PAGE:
From the Prime Minister's spokesperson on: bankers bonuses, fuel duty stabiliser, employment rights and tax rate.
Asked what mechanism the Government was using to make RBS aware of the Prime Minister’s views, the Prime Minister’s Spokesman (PMS) told the assembled press that he was sure that RBS would have heard what the Prime Minister and the Chancellor had said on the matter.
The PMS added that there was an established mechanism; UK Financial Investments (UKFI) had been exercising the shareholder role for the Government and they would be having discussions with RBS and he imagined those discussions were underway.
Asked whether the Chancellor would be speaking to UKFI, the PMS advised people to speak to the Treasury on that issue, but it was for UKFI to have that conversation with RBS.
On how the relationship had changed with RBS and other banks since the new Government had come in, the PMS said the approach was the same. The PMS said that more generally, since the election, we now had a Bank Levy, a statement of policy on taxation which made clear that we would maximise sustainable revenues from the banking sector, a new set of rules from the FSA on bonuses and a Banking Commission.
The PMS added that in terms of how the discussion between the Government and RBS took place, it was an established mechanism through UKFI which had been set up by the previous Government.
Asked if the Government was prepared to consider another tax on bank bonuses, the PMS replied that our policy on taxation of the financial sector was the policy set out by the Chancellor in the Spending Review, where he had said that banks should be making a fair contribution, but we should not be driving them abroad.
On whether the Government thought that the Bank Levy could raise more in taxes than a Bonus Tax, the PMS replied that the intention with the Bank Levy was to raise around £2.5bn per year. The Bonus Tax was introduced as a temporary one-off measure and if it were to be repeated, it could generate quite a lot of avoidance. The PMS said that he would not make a statement on future tax policy as that was a matter for the Chancellor.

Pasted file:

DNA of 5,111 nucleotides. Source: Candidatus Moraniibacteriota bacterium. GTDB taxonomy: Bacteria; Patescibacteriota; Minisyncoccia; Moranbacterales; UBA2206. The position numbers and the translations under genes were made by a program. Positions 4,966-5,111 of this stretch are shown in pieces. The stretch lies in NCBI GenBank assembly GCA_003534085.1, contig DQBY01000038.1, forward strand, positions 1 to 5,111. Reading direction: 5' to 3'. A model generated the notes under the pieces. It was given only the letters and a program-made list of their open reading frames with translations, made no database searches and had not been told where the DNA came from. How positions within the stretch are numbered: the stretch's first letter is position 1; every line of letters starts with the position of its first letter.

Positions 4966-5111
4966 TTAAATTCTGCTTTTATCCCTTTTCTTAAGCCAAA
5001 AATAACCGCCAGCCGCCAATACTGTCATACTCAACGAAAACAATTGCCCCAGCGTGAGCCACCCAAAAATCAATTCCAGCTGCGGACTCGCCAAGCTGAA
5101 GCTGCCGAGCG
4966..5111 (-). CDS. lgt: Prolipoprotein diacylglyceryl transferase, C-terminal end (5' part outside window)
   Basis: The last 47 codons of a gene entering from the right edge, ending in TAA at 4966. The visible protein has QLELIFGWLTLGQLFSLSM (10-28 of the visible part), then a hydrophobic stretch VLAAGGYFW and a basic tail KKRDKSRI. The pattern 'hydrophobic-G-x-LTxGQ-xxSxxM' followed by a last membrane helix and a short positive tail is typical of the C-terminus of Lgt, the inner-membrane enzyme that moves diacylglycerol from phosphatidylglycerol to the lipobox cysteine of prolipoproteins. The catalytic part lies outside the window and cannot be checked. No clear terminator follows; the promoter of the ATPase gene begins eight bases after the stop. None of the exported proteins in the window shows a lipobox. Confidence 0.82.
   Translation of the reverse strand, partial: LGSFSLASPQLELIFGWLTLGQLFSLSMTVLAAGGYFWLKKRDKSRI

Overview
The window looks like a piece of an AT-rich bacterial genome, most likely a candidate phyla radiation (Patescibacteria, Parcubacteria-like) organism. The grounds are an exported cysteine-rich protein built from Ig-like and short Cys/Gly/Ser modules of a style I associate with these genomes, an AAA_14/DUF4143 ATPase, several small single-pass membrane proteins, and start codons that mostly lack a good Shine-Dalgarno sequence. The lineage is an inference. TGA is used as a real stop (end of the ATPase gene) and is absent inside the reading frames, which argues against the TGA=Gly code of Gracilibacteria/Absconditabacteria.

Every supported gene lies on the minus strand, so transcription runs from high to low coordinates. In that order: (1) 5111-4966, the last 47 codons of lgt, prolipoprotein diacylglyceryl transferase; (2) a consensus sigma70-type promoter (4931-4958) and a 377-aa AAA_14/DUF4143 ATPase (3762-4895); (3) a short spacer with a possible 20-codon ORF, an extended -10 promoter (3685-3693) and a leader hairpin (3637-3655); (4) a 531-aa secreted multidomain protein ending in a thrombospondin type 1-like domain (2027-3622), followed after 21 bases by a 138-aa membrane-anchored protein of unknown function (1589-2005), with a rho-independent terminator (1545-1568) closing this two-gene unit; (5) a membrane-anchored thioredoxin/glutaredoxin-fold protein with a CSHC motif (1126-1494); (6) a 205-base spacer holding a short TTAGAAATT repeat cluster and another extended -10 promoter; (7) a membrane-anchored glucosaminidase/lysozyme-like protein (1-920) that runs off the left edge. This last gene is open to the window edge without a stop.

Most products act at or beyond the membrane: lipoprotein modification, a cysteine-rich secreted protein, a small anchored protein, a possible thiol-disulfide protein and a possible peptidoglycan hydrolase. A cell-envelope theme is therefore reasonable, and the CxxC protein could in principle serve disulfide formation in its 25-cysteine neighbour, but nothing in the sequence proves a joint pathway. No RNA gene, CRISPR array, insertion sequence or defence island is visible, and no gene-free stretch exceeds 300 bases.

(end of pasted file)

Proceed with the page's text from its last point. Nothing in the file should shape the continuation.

Asked why there was a dip in revenue from the Bank Levy this year, the PMS advised people to speak to the Treasury.
Put that RBS said yesterday that the Government did not have a ‘veto’, the PMS replied that the Government had a significant shareholding and we had a significant voice when it came to having discussions with RBS.
Put that the Prime Minister had said yesterday that he did have a ‘veto’, the PMS said that a discussion between RBS and UKFI had begun and people should check with the Treasury on the precise arrangements.
Asked if it would be acceptable to the Government if Stephen Hester took his bonus fully in shares rather than in cash, the PMS replied that it would not be appropriate for him to comment on that specific issue.
Asked about bonuses being paid in shares as a general principle, the PMS replied that there were FSA rules now in place that encouraged a greater amount of bonuses to be paid in shares.
On whether he thought a Bonus Tax implemented this year would create more avoidance, the PMS said that it was a hypothetical question. One reason for making it a one-off had been that it would generate avoidance if repeated.
Fuel Duty Stabiliser
On where the Government stood on a Fuel Duty Stabiliser, the PMS replied that the Prime Minister had asked the Treasury to look into the issue. The PMS added that tax issues were decided by the Chancellor and were announced in Budgets.
Asked if the review into employment rights was based on a report carried out by Lord Young, the PMS replied that it would be a review conducted by BIS as they were the department responsible. Lord Young had looked at a range of issues relating to small businesses.
We were looking at employment regulation because we wanted to ensure that it was both fair to employees but also minimised the burden on employers and encouraged them to take on more people.
Asked if there was a timetable for this, the PMS advised people to speak to BIS.
Put that the Prime Minister had said that he was not sure that the 50p rate of tax would generate much money which might suggest a change was coming, the PMS replied that statements on tax policy were made by the Chancellor in the Budget.